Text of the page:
David Cameron’s planning minister has been stripped of his responsibility for wind farm policy because his brother works for a major turbine manufacturer.
Nick Boles, the Tory MP for Grantham and Stamford, was put in charge of guidance on where wind farms should be located when the Prime Minister promoted him last September.
However, he was removed from the role in April because his brother, Jonathan Boles, has a senior job at Siemens, one of the world’s biggest green energy companies.
Jonathan Boles has been chief financial officer of the European division of Siemens Wind Power since January 2011, according to his profile on the website LinkedIn. Civil servants took the decision to remove Nick Boles’s wind farm brief four months ago, when he informed them that his brother was moving from Germany to work in Britain.
The Department for Communities and Local Government said the decision had been taken “to avoid the perception of any potential conflict of interest”. The minister’s spokesmen told The Telegraph twice this week that Mr Boles had signed off guidance that would ban councils from setting up wind farm-free zones. However, the department has now said that Mr Boles “played no role in the planning guidance”.
Responsibility for wind farm planning was handed without announcement to Mark Prisk, a housing minister, who signed off on the guidance.
The disclosure did not come to light in the Government register of ministers’ interests because this has not been updated for more than 18 months, despite a Coalition commitment to publish a new version twice a year.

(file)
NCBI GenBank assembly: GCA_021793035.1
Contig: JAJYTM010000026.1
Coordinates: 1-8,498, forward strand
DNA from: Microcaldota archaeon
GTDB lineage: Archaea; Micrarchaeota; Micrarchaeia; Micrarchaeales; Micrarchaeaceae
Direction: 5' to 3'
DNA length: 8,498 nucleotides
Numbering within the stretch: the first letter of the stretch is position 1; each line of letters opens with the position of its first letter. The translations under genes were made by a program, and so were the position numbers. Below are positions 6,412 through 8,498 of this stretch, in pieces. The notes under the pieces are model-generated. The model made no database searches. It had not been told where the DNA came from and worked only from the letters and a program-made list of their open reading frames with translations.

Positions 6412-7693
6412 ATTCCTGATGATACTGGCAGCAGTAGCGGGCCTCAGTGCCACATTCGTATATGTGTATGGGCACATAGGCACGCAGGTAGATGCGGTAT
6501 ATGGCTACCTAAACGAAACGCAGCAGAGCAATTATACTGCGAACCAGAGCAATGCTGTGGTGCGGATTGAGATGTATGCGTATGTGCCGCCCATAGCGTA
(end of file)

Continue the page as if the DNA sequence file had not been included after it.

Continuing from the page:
Friends of Mr Boles stressed that while he was in control of wind farm planning between September and April, the minister had been a repeated critic of onshore wind farms being sited too near to communities.
In January, The Telegraph disclosed how Mr Boles and John Hayes, at the time an energy minister, were building an “informal alliance” against more onshore wind developments. Both have now lost control over the policy area, after Mr Hayes, a strident opponent of onshore wind, was moved to become an adviser to the Prime Minister. A friend of Mr Boles said: “Until then [when Mr Boles was removed in April] he had been pushing hard for much tighter planning guidance that would give communities much greater ability to refuse onshore wind applications.”
The friend said the change should have been clear when Mr Prisk answered a question on wind farms in the Commons on Thursday of last week.
A spokesman for the Department of Communities and Local Government said: “Responsibility for planning policy and casework in relation to wind farms transferred from Nick Boles in April 2013 to avoid the perception of any potential conflict of interest.
“This was in the light of his brother’s employment with Siemens and his planned return to the UK from Germany. Siemens is involved in the construction of wind turbines but does not operate onshore or offshore wind farms. The permanent secretary reviewed and approved the arrangements. For the avoidance of doubt, Nick Boles played no role in the planning practice guidance on wind farms announced to Parliament in June 2013 and published this week.”
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